• an ID is attached to the conclusions drawn by the reasoner that points to a predefined explanation justifying why the given conclusion has been reached. Formal theories are well known for their ability to justify their behavior and explain their derivations. A proper explanation can be used for building trust between the human user and the smart space, especially when the objective of the system is to persuade humans to perform certain tasks for their own benefit. Argumentation techniques can further be built on top of this information, as in similar studies (Munoz et al., 2010; Bikakis and Antoniou, 2010).

• along with the explanation, a weighted reference value is also given to rate the degree of how convincing the justification is for the given activity to take place. This weight ranges from 1 to 5 in our case, with a value of 1 denoting the highest degree of reliance.

The platform then relies on probabilistic algorithms described in the previous subsection to calculate confidence values about these activities. Consider, for instance, the case where the user enters the bathroom in the morning after getting up from the bed. The following information will be produced as input to the probabilistic component, capturing the fact that the user has a preference for taking shower in the morning (value 2), no particular preference for brushing teeth at this time of the day (value 3), and is probable to be taking shower considering that he has not showered yet at that day (value 2): : : (4.3) :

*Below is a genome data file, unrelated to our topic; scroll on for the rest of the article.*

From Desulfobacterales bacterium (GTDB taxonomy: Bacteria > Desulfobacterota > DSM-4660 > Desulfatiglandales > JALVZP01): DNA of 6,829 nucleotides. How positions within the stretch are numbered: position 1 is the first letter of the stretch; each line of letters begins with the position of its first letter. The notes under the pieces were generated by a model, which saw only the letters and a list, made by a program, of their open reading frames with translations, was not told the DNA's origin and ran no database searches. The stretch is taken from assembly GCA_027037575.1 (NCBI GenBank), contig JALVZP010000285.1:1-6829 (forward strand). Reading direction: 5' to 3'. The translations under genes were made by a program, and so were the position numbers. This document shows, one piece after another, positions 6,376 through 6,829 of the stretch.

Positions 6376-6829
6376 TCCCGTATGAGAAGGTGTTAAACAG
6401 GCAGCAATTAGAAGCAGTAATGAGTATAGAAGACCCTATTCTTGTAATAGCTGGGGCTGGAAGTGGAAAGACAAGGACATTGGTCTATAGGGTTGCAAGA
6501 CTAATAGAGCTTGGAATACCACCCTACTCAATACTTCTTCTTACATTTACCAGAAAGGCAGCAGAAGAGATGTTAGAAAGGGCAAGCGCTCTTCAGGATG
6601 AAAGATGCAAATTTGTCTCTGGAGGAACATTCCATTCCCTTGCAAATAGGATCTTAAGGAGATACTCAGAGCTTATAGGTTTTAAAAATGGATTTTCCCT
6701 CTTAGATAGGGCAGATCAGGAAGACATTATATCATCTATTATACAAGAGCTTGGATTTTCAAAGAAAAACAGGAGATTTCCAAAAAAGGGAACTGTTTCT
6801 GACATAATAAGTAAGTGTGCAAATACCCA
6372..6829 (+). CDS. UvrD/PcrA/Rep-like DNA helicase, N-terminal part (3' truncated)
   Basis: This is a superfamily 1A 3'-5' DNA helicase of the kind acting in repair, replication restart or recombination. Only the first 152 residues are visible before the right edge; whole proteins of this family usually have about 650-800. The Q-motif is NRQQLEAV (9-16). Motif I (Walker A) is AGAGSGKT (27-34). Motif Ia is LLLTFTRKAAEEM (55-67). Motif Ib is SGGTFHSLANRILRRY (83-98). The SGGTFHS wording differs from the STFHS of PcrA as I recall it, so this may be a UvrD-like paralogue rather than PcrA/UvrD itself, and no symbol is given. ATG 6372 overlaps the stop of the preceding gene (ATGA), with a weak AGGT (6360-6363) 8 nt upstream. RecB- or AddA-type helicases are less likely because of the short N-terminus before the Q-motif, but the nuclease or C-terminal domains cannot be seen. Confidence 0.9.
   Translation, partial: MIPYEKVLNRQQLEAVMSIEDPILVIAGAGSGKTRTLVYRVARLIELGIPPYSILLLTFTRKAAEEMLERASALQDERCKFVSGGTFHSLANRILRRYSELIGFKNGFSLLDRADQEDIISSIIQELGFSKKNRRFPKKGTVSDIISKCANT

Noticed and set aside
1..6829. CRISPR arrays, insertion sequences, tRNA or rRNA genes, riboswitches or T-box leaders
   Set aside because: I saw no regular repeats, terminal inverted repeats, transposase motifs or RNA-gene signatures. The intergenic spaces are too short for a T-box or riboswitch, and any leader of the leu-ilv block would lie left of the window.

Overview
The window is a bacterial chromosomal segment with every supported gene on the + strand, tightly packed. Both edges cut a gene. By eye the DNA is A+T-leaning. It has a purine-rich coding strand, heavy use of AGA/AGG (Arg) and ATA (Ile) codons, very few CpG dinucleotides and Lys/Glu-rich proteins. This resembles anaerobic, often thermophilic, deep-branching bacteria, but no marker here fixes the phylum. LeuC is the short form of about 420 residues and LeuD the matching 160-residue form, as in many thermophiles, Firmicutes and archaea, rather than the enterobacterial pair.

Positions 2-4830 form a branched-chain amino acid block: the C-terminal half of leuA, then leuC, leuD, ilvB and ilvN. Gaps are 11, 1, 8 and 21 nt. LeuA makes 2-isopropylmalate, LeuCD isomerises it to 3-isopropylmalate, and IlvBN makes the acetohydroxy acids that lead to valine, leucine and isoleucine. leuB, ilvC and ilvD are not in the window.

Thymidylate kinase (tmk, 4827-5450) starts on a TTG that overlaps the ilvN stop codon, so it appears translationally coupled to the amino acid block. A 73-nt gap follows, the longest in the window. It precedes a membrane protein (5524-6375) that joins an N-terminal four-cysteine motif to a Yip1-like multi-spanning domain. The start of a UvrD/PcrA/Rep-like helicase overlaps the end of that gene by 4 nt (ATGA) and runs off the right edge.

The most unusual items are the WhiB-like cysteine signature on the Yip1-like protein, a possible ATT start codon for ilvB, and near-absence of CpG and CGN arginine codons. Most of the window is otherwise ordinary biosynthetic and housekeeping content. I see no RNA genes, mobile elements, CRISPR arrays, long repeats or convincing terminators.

With this information available, the reasoner provides a rich set of evidences to the probabilistic component to calculate the confidence values of the involved activities, while at the same time it manages to significantly narrow down the space of activities that need to be considered. It is worth noting that this aspect of our approach comes in contrast with the approach of Riboni and Bettini (2011), where first a statistical prediction of all activities is calculated and then ontological reasoning is used to eliminate counterintuitive or logically unfeasible results.

The activities that are above a threshold at the end of step 2 are considered accurately recognized. This set is returned to the reasoner to update its conclusions and proceed to a final step of inferencing, that of determining appropriate actions to perform (”DoActions” in Fig. 8), in order to support the recognized activities. These may involve notifications or alerts directed to the user or changes in the state of devices that exist in the smart spaces.

## 5 Experimental Results

We conducted a series of experiments to measure the domain-independent behavior of the reasoner in executing Event Calculus theories and also to evaluate its domain-dependent performance for accommodating typical reasoning tasks in a smart space under the proposed hybrid framework. We used an ordinary computer for our measurements, equipped with an Intel i5-2520M 2.50GHz CPU with 4Gb RAM.